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Implementing gold sourcing standards important to bring transparency into the sector, reckon industry experts

With the presence of several gold manufacturers and bullion refineries, India has emerged as a hub for gold refining. The country has 32 gold refineries, with a total refining capacity of 1,467 tonnes.

At this juncture, there is a need to implement gold sourcing standards. Based on the guidelines set out by the organization for economic co-operation and development (OECD), the sourcing standards are also known as Indian responsible mineral sourcing guidelines.

India is also home to the largest hoarders of gold in the world. So, there is a need to set separate norms, suggest experts at Rajesh Exports. The bullion refiners have been given a deadline of May 2018 to register with the same.

It is believed that setting up these standards will lead to transparency in mineral supply chains, as well as sustainable corporate engagement in the mineral sector. In the first phase, norms for dore or unrefined gold will identify that it is not imported from mines that use child labour. It will also ascertain if the money is used for terrorist funding or illegal activities. The working committee’s first meeting for the guidelines decided the regulatory model would be in line with the London Bullion Market Association.

According to the analyst at Rajesh Exports, the implementation of guidelines will be beneficial for Indian refiners, as it will help them increase their presence worldwide. It will also help the refiners in meeting the expectations of banks, customers and clients across the globe. “The OECD guidance is flexible and can be adapted to specific market characteristics in India, as has been done in London, Dubai and China. This flexibility includes adapting approaches to build on existing checks on imports of bullion and gold dore,” said Tyler Gillard, head of the responsible business conduct unit, investment division, directorate for financial and enterprise affairs, OECD.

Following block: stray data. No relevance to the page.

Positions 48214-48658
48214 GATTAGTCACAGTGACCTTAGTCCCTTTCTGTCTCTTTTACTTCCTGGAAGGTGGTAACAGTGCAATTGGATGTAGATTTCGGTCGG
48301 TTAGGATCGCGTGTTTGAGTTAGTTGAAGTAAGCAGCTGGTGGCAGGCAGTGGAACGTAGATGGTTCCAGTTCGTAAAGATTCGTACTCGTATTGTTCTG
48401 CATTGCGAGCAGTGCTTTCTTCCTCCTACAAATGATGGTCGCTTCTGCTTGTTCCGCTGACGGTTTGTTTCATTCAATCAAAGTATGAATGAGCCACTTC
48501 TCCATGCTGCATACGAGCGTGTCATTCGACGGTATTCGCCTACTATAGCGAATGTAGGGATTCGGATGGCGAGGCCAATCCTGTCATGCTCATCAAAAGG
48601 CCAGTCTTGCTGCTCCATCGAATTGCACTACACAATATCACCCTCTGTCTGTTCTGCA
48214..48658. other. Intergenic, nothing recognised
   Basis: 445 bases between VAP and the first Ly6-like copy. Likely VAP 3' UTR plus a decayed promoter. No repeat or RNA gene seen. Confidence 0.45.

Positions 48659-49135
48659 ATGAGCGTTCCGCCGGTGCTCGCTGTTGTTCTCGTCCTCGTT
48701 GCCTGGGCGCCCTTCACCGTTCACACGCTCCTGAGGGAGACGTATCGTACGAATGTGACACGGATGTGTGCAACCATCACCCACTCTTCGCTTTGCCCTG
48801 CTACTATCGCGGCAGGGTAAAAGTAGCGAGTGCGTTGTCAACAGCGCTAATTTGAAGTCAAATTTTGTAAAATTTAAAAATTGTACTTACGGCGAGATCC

Apart from this, India will also have standards for gold refineries after the compilation of dore import norms. Around 25,000 tonnes of gold are held by households in the country and the old gold must be taken into account that is sold in the market. India should be able to export gold, once these norms are in place.

Rahul Gupta, the director of bullion federation said, “The government should at some point in time consider allowing export of gold bars refined by Indian refineries after the country implements responsible gold sourcing guidelines.” The Bullion Federation has provided its feedback on the draft guidance prepared by India Bullion & Jewellers Association. This shall become the starting point on creating IRMS Guidelines, reckon industry experts at Rajesh Exports.

“It is now up to the Indian industry to work together and develop the Indian guidelines, and more importantly, a robust audit mechanism. We encourage any audit of refiners to be overseen by a group of industry associations,” concluded Gillard.


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